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Open Access Research article

Abdominal adiposity and obstructive airway disease: testing insulin resistance and sleep disordered breathing mechanisms

Matthew T Haren123*, Gary Misan3, Tracey-Jayne Paterson23, Richard E Ruffin4, Janet F Grant5, Jonathan D Buckley6, Peter RC Howe6, Jonathan Newbury2, Anne W Taylor5 and Robyn A McDermott1

Author Affiliations

1 Sansom Institute for Health Research, Division of Health Sciences, University of South Australia, Adelaide, SA, Australia

2 Spencer Gulf Rural Health School (SGRHS), University of South Australia and The University of Adelaide, Whyalla Norrie, SA, Australia

3 Centre for Rural Health and Community Development (CRHaCD), University of South Australia, Whyalla Norrie, SA, Australia

4 Discipline of Medicine, The University of Adelaide, Adelaide, SA, Australia

5 Population Research and Outcomes Studies, Discipline of Medicine, The University of Adelaide, Adelaide, SA, Australia

6 Nutrition Physiology Research Centre, University of South Australia, Adelaide, SA, Australia

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BMC Pulmonary Medicine 2012, 12:31  doi:10.1186/1471-2466-12-31

Published: 28 June 2012

Abstract

Background

This study examined associations of abdominal adiposity with lung function, asthma symptoms and current doctor-diagnosed asthma and mediation by insulin resistance (IR) and sleep disordered breathing (SDB).

Methods

A random sample of 2500 households was drawn from the community of Whyalla, South Australia (The Whyalla Intergenerational Study of Health, WISH February 2008 - July 2009). Seven-hundred twenty-two randomly selected adults (≥18 years) completed clinical protocols (32.2% response rate). Lung function was measured by spirometry. Post-bronchodilator FEV1/FVC was used to measure airway obstruction and reversibility of FEV1 was calculated. Current asthma was defined by self-reported doctor-diagnosis and evidence of currently active asthma. Symptom scores for asthma (CASS) and SDB were calculated. Intra-abdominal fat (IAF) was estimated using dual-energy x-ray absorptiometry (DXA). IR was calculated from fasting glucose and insulin concentrations.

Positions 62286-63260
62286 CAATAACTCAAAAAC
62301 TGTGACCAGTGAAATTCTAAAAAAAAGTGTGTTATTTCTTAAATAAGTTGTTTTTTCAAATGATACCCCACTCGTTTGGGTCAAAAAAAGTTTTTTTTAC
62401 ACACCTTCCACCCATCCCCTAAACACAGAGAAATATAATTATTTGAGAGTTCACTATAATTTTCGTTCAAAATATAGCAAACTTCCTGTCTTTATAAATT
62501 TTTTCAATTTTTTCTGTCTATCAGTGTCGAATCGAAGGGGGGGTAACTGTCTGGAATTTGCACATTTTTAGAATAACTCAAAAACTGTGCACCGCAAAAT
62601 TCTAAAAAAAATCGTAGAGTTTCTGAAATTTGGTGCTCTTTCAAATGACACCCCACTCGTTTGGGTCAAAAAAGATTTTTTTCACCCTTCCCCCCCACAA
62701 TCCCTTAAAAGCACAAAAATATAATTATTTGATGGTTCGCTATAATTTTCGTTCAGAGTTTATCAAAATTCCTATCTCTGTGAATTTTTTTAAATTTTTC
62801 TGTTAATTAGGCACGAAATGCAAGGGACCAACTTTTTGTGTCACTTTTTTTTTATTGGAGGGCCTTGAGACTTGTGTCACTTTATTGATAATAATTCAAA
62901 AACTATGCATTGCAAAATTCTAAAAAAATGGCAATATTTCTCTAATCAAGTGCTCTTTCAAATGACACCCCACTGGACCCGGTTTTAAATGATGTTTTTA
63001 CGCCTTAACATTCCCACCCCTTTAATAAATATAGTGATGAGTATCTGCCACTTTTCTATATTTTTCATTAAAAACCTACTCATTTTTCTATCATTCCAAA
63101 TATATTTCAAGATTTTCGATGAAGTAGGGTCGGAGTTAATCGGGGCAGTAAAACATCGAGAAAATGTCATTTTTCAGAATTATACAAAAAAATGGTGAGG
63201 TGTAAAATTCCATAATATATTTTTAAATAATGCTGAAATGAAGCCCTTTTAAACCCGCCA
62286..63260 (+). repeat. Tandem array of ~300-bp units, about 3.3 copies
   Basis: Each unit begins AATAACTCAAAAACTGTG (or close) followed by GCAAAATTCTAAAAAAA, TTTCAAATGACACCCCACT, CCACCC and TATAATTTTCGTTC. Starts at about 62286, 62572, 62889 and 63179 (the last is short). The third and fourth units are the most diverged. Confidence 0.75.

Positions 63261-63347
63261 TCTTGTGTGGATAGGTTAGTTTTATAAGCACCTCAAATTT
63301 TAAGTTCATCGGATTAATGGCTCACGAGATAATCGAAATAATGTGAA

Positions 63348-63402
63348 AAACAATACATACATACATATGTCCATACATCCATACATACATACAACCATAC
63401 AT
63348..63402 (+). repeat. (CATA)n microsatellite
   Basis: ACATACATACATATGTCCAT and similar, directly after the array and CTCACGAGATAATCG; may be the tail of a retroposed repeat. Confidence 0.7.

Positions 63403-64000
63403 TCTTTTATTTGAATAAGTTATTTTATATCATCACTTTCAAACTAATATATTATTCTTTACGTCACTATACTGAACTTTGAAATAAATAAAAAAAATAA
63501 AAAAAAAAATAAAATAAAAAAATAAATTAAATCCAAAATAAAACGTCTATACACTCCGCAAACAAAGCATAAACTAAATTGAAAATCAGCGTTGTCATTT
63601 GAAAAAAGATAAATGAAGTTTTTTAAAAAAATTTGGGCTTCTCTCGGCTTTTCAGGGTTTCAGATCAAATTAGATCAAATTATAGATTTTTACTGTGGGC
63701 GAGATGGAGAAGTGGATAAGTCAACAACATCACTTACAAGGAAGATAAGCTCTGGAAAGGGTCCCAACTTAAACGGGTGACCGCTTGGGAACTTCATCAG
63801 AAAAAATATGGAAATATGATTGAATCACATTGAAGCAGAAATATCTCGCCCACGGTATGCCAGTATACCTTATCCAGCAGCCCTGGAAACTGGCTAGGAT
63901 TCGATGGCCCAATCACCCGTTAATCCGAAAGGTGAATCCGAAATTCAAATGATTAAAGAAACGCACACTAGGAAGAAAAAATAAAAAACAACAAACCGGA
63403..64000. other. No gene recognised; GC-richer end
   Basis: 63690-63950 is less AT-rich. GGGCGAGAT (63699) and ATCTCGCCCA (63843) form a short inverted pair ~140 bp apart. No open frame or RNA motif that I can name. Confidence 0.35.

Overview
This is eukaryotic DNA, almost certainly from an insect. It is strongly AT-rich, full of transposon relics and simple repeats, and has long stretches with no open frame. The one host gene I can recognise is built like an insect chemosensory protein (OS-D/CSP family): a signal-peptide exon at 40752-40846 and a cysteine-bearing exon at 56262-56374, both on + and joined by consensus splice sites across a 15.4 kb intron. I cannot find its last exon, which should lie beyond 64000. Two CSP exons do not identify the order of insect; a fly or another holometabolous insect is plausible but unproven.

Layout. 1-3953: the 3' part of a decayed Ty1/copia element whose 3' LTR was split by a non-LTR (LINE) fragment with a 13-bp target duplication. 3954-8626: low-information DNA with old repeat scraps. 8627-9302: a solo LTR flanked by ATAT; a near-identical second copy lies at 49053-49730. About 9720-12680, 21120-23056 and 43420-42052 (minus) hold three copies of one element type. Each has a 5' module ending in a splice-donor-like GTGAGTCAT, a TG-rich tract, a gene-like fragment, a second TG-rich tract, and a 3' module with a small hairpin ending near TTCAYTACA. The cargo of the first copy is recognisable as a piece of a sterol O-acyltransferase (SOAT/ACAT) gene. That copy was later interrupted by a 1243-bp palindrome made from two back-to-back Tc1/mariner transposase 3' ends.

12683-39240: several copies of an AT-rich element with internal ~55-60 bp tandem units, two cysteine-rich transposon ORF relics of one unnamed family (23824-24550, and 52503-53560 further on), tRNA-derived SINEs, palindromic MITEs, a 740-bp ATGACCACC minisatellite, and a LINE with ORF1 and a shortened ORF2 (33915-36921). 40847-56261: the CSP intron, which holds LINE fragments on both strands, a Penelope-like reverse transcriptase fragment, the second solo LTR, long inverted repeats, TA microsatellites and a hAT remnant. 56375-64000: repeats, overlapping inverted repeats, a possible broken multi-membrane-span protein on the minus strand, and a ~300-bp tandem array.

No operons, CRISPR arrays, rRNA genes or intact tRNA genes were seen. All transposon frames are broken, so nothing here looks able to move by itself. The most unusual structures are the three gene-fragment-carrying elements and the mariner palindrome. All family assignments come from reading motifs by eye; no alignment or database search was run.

Results

The prevalence of current doctor-diagnosed asthma was 19.9% (95% CI 16.7 – 23.5%). The ratio of observed to expected cases given the age and sex distribution of the population was 2.4 (95%CI 2.1, 2.9). IAF was not associated with current doctor-diagnosed asthma, FEV1/FVC or FEV1 reversibility in men or women but was positively associated with CASS independent of IR and SDB in women. A 1% increase in IAF was associated with decreases of 12 mL and 20 mL in FEV1 and FVC respectively in men, and 4 mL and 7 mL respectively in women. SDB mediated 12% and 26% of these associations respectively in men but had minimal effects in women.

Conclusions

In this population with an excess of doctor-diagnosed asthma, IAF was not a major factor in airway obstruction or doctor-diagnosed asthma, although women with higher IAF perceived more severe asthma symptoms which did not correlate with lower FEV1. Higher IAF was significantly associated with lower FEV1 and FVC and in men SDB mechanisms may contribute up to one quarter of this association.

Keywords:
Airway obstruction; Forced Expiratory Volume; Forced Vital Capacity; Asthma; Abdominal adiposity; Sleep disordered breathing